The town had 18 saloons, most just across the street from the Union Hall, several banks, four churches, and one school house. One newspaper, a hospital and a bath house for the miners needs.
This old building was the Granite's Miner's Union Hall that sat on Main Street. The top story was the town dance hall where dances were held every Saturday night. The lower floor held several pool tables where many miners past the evenings together.
The town, known as "Montana's Silver Queen", sat on the side of the mountain 4miles up Granite Mountain just outside of Philipsburg.
This very sturdy home was the Mine Superintendent's home. There were no stairs inside the house to reach the upper floor. Outside at the rear of the house is a door at the second floor level. It is believed that there were stairs to this door and it held what they think was the Superintendents office. Apparently the miners who came to the office we not allowed into the home. Obviously the Superintendent lived much better than the rest of the community!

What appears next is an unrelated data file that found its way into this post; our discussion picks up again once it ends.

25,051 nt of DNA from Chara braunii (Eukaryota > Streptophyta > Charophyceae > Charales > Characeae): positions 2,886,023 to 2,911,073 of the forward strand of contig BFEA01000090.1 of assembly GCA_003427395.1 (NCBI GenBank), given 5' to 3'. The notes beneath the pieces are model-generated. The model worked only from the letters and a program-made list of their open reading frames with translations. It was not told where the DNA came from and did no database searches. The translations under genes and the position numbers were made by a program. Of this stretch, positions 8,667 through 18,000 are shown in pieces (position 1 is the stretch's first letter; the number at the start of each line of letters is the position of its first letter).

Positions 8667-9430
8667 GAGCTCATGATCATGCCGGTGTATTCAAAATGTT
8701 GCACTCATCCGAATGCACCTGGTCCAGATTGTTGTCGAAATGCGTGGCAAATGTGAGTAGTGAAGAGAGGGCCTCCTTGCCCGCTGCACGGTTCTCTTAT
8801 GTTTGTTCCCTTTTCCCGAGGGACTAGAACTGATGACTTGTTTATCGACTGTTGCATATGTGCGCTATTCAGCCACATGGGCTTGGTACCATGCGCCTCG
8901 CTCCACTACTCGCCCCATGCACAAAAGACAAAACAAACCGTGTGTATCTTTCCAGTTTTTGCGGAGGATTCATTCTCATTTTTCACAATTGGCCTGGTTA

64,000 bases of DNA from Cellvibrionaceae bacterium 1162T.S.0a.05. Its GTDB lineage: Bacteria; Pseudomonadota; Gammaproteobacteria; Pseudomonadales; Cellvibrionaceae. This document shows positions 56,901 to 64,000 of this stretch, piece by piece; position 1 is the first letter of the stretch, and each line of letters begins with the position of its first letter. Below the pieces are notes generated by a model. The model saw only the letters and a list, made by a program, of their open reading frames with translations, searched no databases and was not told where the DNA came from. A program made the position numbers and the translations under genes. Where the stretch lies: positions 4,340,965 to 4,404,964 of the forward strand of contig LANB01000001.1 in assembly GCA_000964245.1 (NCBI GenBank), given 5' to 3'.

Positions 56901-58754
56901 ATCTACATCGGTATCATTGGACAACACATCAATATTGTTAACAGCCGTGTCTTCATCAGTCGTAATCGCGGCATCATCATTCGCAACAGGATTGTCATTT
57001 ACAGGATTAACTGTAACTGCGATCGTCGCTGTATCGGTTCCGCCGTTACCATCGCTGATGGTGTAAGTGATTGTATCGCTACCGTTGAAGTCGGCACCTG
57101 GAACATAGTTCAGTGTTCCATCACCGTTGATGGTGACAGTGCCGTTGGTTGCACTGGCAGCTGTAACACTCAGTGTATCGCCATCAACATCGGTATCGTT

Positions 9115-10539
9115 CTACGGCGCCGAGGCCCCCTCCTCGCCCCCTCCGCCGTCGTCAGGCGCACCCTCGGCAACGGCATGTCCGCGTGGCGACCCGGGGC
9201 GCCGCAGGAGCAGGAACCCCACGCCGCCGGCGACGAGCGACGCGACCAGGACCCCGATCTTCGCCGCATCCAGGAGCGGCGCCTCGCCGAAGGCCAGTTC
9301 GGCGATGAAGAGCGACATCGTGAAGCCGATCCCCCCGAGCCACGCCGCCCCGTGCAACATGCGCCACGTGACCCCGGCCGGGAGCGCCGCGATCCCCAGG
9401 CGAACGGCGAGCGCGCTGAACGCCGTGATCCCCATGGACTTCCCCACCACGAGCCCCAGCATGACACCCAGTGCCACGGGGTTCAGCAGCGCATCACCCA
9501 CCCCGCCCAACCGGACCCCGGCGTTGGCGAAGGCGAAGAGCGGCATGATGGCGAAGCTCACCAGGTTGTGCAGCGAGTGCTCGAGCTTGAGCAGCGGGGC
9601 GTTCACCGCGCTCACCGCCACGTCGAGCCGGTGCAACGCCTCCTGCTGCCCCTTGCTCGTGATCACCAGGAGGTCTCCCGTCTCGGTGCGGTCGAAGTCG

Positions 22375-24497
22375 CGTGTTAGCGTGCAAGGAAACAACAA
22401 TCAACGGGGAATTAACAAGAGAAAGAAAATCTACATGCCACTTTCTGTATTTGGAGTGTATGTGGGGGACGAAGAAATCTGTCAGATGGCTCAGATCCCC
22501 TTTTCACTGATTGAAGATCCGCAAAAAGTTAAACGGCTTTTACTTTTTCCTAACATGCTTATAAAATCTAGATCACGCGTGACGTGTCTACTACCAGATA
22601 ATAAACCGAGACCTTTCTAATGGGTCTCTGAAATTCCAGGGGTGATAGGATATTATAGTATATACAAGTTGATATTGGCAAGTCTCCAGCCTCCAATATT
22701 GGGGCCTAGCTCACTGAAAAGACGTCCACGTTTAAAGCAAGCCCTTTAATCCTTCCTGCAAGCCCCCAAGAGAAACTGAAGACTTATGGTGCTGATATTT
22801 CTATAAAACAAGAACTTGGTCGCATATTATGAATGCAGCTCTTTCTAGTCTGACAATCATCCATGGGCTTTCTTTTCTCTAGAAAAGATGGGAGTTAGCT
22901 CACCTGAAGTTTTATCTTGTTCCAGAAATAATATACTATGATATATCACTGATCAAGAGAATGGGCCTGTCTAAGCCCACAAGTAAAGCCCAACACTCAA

This is a photo of the actual mine which is just south of town. The buildings to the right are where the material started to be processed before being sent 4 miles down the hill by aerial tram to the Stamp Mill.
This is the Head Rig that sits over the mine shaft. The devise raises and lowers men and equipment into the mine.
Because the ground was so rocky in Granite, there were no cemeteries to bury the town's people. They were taken down the hill into Philipsburg where they were buried in the cemetery there.
The last resident of Granite was a lady how lived here by herself until her death in 1969. Her home can still be found on main street.